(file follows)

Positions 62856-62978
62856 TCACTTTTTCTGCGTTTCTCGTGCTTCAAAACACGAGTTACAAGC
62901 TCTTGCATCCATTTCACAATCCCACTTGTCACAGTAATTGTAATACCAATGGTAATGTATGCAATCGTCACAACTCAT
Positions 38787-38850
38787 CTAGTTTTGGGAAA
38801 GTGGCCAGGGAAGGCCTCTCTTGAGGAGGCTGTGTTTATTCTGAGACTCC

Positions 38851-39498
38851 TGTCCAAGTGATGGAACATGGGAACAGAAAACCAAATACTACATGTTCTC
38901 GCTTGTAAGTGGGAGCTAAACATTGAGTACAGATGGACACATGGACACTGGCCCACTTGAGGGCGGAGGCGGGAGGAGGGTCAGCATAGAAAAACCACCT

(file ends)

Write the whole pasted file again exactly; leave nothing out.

Positions 62856-62978
62856 TCACTTTTTCTGCGTTTCTCGTGCTTCAAAACACGAGTTACAAGC
62901 TCTTGCATCCATTTCACAATCCCACTTGTCACAGTAATTGTAATACCAATGGTAATGTATGCAATCGTCACAACTCAT
Positions 38787-38850
38787 CTAGTTTTGGGAAA
38801 GTGGCCAGGGAAGGCCTCTCTTGAGGAGGCTGTGTTTATTCTGAGACTCC

Positions 38851-39498
38851 TGTCCAAGTGATGGAACATGGGAACAGAAAACCAAATACTACATGTTCTC
38901 GCTTGTAAGTGGGAGCTAAACATTGAGTACAGATGGACACATGGACACTGGCCCACTTGAGGGCGGAGGCGGGAGGAGGGTCAGCATAGAAAAACCACCT